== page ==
Posted tagged ‘air travel’

Come fly with me

January 8, 2011

I was on my first ever flight when I was seven years old, at a time when flying was still not normal for very many people. The flight took me and my family from Germany to Dublin, as we were moving to Ireland. The plane landed in a regional UK airport en route, where we were led into the small terminal building and invited to sit in armchairs, where stewards in white coats came to offer us tea and coffee. Eventually we were escorted back on to the plane. Those were the days.

I am writing this post from Los Angeles airport, where I have just struggled my way through airport security. I now feel as exhausted as if I had walked all the way back home. Flying has become a challenge, not a pleasure. The pleasure is in arriving, the journey is the price you have to pay. We understand the reasons for the security of course, but on the way the airlines have turned flying into an obstacle course, a battle of wits between the passenger and the airline regarding fares, check-in, luggage, on board restrictions, and anything else they can make difficult.

Has the age of mass air travel, combined with security considerations, turned flying into something really rather unpleasant, or have the airlines stopped trying to please the customer? I confess I now choose airlines – where there is a choice – on the basis of service and support, and not necessarily price. I no longer value price and efficiency over courtesy and consideration. I think others should act similarly: the time for travel by cattle trucks in the air should come to an end.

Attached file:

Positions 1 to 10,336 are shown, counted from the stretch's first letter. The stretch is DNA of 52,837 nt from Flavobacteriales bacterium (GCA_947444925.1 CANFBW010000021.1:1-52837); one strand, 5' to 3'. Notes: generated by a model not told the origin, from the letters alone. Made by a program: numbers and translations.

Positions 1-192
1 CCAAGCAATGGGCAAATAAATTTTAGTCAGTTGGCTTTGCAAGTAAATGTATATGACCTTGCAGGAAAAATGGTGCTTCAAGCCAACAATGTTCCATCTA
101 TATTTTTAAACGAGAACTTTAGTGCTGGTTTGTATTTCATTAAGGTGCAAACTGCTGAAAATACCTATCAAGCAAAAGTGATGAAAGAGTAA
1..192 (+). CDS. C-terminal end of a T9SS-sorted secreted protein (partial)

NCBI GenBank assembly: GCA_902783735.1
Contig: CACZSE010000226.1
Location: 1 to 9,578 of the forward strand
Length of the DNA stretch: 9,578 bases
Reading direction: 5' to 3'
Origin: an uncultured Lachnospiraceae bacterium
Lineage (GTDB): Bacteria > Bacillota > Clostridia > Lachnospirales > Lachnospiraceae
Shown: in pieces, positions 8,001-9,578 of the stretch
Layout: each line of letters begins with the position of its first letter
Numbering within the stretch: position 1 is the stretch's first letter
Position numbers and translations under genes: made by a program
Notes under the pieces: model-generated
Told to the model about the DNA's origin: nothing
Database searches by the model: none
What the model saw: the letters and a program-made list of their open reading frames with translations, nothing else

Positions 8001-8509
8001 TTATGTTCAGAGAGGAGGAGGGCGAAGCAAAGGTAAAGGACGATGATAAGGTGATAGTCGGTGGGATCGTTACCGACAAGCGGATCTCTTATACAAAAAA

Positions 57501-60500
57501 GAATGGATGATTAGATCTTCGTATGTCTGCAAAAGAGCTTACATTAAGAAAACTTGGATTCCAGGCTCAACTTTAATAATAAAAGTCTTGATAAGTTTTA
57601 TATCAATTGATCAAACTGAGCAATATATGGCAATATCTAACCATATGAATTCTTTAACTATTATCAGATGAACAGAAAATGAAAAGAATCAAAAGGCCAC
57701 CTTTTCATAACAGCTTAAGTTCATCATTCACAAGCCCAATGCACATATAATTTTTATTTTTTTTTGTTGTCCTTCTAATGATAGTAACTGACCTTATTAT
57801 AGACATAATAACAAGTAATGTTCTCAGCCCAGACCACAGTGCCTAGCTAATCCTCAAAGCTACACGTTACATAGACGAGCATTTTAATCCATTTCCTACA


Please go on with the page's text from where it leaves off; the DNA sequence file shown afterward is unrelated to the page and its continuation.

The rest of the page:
At the end of the runway

May 30, 2009

I had business in London today. For me London is a bit like New York – there is a sense of being in the whole world at once. The sheer diversity of the place radiates energy. But there is a catch. To get to London from here, you have to travel there. And all too often, that means Heathrow. And if London itself is one of the places I really like, Heathrow airport is possibly the place I dislike most in all the world. Everything about it is wrong, as far as I am concerned: from the excessively congested skies above it, to the chaotic lay-out, the 5-mile walks you seem to have to do to get anywhere at all within it, the near-inevitability of baggage loss every so often. And then there is that special disaster area that you have to pass through if you are travelling to or from Ireland, that outlying area of Terminal 1 connected to the terminal itself by those weird walkways which, whatever the weather, are always too hot and sticky.

And they have just managed to make it all even worse. You didn’t think that was possible? No, I mightn’t have, either, but it’s true. For some reason they have decided that they need to separate incoming and outgoing passengers. And to do this they have created separate walkways, but only to a point. In order to decontaminate the outgoing passengers from the incoming ones, they have put a regulated traffic system in place, so that suddenly, without warning, you get locked into wherever you happen to be and have to wait there while the other lot are whisked past. Well actually, not whisked, they meander past quite slowly. While you wait. And while you begin to realise that unless they let you out and on to the next area you’re going to miss your flight. But the officious looking man who is separating you from the incoming lot isn’t at all interested, and only suggests that you could have come earlier and you wouldn’t have had a problem.

I understand that some people actually make their travel arrangements deliberately so as to fly to or via Heathrow. I just cannot get into the mind of a person who would do that. They are a total mystery to me, like birdwatchers or flyfishermen. And I am not alone in my dislike.  The chief executive of Virgin Atlantic (which uses Heathrow as a hub) feels the same way.